More and more sites these days ask you to create an account to access their functionality. Each time you create an account, that’s one more username/password combination to remember because in this age of identity theft, using the same username/password combination across sites is a serious no-no.
Then along comes the idea of open identity portocols. Open identity protocols promise single sign-on across multiple online sites. One identity to log in on them all, as it were.
Now, however, there seems to be a slew of identity protocol sites springing up to which you have to sign up and get logon details! There doesn’t appear to be a dominant player and the open identity sites don’t share information with each other. So we are back once more to having multiple identities (albeit hopefully fewer than before).
I already have signed up to myopenid, Verisignâ€™s PIP and one or two others (whose names escape me already!).
Sigh, here we go again!
If you are not familiar with the notion of a digital identity, I would recommend you take a few minutes to listen to the podcast I did with Drummond Reed over on PodLeaders a couple of months back.
Drummond is the founder and CTO of Seattle-based Cordance and in the podcast, Drummond explained very clearly the thinking behind and the importance of digital identities.
The lack of a digital identity infrastruture is something which has always annoyed me. Why do I have to kep track of a different username and password for every site I create an account on? Why can’t I have a single sign-on which I control, which allows me access to every site?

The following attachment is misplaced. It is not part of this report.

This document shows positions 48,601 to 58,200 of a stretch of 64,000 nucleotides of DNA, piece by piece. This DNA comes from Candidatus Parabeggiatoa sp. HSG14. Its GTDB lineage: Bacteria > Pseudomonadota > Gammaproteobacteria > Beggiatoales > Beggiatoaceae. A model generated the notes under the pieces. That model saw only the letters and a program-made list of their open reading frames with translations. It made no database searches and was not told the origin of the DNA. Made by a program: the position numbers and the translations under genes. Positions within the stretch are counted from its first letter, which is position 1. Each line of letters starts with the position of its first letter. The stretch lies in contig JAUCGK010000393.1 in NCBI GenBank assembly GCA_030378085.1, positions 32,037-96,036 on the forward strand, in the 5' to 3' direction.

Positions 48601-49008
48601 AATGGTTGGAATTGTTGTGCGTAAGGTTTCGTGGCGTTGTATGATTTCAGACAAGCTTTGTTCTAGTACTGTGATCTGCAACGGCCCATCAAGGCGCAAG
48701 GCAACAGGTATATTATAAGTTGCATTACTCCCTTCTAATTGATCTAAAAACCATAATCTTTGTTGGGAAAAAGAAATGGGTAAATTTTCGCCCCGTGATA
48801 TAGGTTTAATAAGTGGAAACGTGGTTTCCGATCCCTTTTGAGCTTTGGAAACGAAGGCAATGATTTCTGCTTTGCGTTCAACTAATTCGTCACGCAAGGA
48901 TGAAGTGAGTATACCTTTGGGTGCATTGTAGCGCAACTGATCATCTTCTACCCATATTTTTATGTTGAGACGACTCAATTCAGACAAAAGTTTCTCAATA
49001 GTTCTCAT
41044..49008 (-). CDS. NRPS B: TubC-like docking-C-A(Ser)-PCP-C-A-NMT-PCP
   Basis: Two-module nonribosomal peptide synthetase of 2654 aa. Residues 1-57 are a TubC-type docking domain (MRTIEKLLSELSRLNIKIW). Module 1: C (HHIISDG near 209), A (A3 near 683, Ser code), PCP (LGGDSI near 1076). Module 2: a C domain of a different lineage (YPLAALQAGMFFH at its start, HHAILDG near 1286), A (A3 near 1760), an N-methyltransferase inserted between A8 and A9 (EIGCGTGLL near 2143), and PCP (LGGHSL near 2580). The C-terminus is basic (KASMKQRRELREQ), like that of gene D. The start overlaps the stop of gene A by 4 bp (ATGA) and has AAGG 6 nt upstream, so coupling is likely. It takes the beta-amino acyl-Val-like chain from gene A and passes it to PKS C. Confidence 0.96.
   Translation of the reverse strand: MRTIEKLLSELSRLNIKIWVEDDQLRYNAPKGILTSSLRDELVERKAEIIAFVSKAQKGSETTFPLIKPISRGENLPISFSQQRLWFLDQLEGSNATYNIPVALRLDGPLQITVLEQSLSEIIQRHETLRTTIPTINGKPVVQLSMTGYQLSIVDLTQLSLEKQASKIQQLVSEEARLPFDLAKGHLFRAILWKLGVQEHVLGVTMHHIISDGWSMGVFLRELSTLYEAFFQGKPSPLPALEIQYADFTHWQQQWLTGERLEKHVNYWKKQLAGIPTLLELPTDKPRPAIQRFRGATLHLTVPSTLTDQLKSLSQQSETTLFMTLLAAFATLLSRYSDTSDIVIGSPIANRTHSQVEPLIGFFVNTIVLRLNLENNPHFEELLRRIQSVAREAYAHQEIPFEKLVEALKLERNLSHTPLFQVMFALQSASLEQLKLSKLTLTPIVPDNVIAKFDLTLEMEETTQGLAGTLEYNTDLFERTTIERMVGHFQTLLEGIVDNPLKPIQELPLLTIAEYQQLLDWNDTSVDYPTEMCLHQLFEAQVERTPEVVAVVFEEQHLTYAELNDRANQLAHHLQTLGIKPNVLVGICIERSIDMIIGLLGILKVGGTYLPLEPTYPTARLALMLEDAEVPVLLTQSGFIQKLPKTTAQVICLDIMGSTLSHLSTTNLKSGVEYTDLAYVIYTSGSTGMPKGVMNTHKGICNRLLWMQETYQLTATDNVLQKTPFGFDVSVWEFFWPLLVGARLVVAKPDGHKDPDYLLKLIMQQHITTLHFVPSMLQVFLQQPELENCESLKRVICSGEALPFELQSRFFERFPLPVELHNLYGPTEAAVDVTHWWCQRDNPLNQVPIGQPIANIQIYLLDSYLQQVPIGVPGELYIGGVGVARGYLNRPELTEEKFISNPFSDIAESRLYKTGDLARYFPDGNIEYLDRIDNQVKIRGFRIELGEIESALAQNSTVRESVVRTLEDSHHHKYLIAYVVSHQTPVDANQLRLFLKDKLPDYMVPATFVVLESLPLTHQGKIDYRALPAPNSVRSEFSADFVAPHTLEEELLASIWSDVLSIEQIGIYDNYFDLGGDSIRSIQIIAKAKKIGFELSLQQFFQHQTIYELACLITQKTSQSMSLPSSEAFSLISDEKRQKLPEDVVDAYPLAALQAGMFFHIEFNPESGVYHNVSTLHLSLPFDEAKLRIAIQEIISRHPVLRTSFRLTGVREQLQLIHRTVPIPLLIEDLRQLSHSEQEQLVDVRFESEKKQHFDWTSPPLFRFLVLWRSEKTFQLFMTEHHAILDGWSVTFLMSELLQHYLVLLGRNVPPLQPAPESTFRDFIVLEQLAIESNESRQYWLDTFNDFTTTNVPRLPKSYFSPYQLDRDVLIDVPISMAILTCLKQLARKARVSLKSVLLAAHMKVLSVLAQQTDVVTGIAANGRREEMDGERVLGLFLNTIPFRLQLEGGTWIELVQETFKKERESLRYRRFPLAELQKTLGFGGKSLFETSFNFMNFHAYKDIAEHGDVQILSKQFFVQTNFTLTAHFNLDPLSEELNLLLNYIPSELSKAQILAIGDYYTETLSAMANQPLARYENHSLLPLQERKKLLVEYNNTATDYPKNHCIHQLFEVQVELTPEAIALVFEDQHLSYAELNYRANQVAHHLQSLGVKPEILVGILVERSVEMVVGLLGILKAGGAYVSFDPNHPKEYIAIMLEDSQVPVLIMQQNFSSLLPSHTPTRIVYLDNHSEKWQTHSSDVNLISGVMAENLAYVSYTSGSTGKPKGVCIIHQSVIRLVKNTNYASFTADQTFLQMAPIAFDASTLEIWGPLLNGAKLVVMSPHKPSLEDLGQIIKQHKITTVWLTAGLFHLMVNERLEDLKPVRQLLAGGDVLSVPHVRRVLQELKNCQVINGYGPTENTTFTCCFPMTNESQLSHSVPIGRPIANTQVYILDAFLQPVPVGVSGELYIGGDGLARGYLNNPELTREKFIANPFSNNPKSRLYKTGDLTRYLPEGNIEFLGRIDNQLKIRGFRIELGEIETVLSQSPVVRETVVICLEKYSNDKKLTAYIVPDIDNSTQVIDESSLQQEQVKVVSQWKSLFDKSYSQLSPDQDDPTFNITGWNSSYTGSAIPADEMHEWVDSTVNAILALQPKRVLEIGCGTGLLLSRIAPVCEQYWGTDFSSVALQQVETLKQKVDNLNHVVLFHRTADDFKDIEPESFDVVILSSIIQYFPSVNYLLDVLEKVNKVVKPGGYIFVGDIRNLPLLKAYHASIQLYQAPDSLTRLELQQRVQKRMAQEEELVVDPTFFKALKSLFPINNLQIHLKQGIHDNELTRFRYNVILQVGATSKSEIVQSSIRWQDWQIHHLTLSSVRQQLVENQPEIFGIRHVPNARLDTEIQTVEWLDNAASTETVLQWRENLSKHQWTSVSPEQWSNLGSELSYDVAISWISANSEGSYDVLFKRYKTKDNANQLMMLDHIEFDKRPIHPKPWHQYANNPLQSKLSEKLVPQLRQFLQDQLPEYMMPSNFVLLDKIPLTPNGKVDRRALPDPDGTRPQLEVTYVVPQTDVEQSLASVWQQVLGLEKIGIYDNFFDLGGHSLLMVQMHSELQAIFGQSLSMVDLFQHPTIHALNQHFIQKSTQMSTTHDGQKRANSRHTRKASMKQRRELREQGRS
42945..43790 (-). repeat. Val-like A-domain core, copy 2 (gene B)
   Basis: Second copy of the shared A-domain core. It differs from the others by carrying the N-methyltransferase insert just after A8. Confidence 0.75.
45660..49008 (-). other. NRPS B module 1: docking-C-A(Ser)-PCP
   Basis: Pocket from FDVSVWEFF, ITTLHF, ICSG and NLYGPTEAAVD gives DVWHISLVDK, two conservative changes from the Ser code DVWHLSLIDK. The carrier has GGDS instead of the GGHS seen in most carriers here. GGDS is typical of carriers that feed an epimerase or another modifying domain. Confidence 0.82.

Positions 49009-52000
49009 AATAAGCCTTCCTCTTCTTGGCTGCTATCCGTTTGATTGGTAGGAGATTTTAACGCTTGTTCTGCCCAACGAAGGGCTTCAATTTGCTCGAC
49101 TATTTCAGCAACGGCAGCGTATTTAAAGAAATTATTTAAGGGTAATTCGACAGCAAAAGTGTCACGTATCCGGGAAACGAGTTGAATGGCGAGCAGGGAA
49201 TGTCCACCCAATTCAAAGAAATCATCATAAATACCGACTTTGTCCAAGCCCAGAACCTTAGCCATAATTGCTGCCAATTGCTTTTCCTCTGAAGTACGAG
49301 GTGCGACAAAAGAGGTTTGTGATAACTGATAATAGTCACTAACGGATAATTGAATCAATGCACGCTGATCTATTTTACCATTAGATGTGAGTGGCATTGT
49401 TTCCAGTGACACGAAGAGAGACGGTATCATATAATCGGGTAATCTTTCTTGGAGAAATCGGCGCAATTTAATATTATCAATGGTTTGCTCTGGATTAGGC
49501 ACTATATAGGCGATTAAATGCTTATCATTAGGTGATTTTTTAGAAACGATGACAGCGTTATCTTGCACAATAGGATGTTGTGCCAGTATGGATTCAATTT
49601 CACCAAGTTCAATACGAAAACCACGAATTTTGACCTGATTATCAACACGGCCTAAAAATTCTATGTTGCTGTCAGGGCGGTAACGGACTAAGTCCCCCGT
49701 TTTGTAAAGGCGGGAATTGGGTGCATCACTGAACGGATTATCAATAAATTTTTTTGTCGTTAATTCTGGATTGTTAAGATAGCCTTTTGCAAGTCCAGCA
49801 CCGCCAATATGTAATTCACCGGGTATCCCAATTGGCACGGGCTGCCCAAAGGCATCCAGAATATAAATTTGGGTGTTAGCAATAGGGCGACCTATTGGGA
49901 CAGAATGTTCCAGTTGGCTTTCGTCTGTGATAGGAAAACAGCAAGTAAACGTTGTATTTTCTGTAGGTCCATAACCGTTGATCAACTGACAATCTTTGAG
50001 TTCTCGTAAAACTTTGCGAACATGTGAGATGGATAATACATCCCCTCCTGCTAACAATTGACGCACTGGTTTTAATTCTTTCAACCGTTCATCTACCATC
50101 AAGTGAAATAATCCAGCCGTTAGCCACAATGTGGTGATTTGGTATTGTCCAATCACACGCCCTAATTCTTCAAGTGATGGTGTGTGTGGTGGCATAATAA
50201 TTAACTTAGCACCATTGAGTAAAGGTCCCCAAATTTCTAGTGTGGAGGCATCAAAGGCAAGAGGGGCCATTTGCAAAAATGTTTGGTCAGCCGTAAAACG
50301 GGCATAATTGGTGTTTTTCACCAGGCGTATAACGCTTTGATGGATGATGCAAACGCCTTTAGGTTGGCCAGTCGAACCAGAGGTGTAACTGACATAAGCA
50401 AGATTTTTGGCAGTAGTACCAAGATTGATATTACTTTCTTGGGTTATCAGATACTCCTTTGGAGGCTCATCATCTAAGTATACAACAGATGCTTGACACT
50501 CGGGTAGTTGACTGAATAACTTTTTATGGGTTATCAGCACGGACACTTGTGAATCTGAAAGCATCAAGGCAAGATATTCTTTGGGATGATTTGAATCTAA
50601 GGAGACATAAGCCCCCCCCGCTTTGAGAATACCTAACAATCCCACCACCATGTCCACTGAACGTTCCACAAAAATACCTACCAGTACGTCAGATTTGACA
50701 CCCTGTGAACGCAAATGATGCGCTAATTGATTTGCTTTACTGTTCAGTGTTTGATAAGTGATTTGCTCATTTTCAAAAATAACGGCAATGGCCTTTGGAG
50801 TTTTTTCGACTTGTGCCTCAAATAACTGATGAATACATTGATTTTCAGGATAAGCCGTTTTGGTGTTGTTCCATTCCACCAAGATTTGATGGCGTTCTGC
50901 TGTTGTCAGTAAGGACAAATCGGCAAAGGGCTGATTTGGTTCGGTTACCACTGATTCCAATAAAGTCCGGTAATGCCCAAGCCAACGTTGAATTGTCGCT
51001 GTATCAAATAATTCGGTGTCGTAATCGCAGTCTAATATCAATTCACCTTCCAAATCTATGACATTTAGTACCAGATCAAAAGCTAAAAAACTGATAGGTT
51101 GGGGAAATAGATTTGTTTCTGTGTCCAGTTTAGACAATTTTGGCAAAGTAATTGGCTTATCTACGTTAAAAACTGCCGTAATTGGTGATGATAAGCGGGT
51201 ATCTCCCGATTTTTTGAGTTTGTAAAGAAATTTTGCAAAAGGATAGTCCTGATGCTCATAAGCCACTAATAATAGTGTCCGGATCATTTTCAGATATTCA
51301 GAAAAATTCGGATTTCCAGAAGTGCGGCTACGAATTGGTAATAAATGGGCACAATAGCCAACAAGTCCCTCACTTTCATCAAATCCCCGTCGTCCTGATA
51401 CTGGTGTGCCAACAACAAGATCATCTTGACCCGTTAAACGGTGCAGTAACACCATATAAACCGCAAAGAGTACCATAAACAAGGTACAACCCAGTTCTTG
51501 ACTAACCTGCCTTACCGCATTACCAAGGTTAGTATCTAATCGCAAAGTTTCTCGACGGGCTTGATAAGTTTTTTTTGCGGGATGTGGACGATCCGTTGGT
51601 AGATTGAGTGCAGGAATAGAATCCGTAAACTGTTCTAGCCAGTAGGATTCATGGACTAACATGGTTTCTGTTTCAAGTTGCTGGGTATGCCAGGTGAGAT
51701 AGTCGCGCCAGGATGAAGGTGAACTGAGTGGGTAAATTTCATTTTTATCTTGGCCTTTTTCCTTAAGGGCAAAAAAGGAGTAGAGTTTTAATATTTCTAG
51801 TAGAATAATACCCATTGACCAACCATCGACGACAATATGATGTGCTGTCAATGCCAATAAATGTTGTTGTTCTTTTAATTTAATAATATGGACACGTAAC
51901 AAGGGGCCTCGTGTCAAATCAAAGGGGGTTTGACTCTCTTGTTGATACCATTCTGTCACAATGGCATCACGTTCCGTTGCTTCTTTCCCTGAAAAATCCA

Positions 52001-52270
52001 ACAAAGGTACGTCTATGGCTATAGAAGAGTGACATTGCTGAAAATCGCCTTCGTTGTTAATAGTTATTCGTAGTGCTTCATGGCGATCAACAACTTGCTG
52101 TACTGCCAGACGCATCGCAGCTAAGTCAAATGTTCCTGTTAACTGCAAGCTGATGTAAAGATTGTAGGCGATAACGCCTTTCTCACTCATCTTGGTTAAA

Well, today VeriSign made the first significant step towards that goal with the launch of their Personal Identity Provider (PIP).
With a (free) PIP from VeriSign, you get a personal uri for your identity (mine is TomRaftery.pip.verisignlabs.com). You submit this address to logon to websites in place of the usual username and password and the sites get only the identity information you chose to share with them from that address. Sweet.
Now all we need is for websites to adopt this standard and I can forget all the usernames and passwords I have to remember currently!
I can see a time in the very near future when I will use the availability of this as the deciding factor in whether or not I use an online application.
As an aside, I wonder how long it will be before there is a WordPress plugin available which will allow bloggers deploy this for commenters on their blogs? Or if WordPress have any plans to build it into the core of the next WordPress release? Matt?